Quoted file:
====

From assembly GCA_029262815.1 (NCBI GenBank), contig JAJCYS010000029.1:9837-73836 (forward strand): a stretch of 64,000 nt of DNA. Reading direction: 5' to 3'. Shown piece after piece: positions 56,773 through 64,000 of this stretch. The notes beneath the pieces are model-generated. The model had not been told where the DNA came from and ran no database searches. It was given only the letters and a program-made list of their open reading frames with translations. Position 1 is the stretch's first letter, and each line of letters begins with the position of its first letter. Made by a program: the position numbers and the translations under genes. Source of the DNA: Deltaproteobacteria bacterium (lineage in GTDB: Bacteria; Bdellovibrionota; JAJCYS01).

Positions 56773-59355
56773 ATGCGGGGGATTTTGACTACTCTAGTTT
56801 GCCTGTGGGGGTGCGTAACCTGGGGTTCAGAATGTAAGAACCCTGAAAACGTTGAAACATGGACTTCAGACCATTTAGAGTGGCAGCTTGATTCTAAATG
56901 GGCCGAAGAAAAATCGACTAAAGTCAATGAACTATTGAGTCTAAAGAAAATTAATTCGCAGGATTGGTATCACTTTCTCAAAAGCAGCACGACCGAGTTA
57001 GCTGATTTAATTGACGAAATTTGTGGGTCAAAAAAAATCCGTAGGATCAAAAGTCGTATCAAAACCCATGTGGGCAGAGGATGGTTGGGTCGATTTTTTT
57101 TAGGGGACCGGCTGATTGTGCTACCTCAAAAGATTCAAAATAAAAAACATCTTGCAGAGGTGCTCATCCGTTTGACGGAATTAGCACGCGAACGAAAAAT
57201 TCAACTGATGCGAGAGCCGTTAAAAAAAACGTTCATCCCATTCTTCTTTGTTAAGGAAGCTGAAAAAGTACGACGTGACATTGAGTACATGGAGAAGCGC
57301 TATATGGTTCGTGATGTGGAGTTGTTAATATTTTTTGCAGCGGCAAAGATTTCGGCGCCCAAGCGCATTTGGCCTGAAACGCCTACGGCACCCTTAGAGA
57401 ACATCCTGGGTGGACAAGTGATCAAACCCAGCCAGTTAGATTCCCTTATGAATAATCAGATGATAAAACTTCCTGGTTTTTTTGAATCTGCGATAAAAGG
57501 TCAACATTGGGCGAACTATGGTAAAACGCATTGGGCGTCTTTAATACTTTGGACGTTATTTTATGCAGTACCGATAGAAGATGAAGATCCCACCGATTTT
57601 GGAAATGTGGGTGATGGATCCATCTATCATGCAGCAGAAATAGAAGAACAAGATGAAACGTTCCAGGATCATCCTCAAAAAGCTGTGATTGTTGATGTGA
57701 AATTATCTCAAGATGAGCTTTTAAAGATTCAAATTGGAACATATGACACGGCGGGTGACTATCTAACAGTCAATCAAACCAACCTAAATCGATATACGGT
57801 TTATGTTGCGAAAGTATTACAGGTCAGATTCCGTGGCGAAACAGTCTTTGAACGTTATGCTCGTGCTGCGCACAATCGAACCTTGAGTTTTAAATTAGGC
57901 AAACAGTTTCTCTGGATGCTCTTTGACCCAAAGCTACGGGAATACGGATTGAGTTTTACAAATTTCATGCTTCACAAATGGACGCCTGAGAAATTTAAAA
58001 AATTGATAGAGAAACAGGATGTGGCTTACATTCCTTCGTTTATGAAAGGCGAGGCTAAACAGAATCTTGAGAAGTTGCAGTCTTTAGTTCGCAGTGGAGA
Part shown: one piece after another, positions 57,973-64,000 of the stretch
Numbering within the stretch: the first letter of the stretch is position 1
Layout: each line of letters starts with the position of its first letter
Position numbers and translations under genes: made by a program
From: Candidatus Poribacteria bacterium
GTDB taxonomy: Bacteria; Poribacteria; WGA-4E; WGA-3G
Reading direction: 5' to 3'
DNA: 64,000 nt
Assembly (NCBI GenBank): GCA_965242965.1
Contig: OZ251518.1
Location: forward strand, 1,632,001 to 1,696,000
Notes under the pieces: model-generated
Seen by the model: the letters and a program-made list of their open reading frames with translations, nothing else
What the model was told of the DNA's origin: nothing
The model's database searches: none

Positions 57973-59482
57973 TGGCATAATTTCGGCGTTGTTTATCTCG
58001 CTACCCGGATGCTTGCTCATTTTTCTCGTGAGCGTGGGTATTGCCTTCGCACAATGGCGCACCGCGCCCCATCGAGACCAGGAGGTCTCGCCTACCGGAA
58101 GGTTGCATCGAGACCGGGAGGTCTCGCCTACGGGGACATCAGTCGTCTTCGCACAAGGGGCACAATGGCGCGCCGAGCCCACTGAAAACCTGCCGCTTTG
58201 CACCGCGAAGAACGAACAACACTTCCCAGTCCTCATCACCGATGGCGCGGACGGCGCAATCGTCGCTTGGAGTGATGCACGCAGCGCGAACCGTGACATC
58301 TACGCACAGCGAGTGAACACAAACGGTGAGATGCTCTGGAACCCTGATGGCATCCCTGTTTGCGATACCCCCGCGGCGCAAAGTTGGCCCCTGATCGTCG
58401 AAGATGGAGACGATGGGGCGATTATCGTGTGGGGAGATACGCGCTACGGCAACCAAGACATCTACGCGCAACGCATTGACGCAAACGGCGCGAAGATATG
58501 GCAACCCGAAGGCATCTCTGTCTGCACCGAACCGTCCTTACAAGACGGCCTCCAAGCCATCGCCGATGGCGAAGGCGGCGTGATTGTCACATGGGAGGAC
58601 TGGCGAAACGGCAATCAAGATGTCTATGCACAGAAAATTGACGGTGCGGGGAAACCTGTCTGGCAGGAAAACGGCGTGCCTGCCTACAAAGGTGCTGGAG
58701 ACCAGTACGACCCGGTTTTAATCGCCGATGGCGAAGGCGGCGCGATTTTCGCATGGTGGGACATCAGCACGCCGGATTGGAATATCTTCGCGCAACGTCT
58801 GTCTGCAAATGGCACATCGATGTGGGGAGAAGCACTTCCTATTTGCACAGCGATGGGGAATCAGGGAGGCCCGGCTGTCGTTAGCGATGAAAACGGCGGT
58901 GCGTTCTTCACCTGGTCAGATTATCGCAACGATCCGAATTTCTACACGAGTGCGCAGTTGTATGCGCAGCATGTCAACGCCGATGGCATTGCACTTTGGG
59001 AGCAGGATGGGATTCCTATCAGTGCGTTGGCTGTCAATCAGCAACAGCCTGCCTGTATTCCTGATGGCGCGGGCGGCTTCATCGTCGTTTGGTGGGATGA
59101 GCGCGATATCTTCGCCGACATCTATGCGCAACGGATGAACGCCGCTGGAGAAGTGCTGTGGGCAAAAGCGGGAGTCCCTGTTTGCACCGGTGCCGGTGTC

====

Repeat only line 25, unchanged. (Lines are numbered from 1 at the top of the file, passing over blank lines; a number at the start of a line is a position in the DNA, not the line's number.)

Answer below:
Assembly (NCBI GenBank): GCA_965242965.1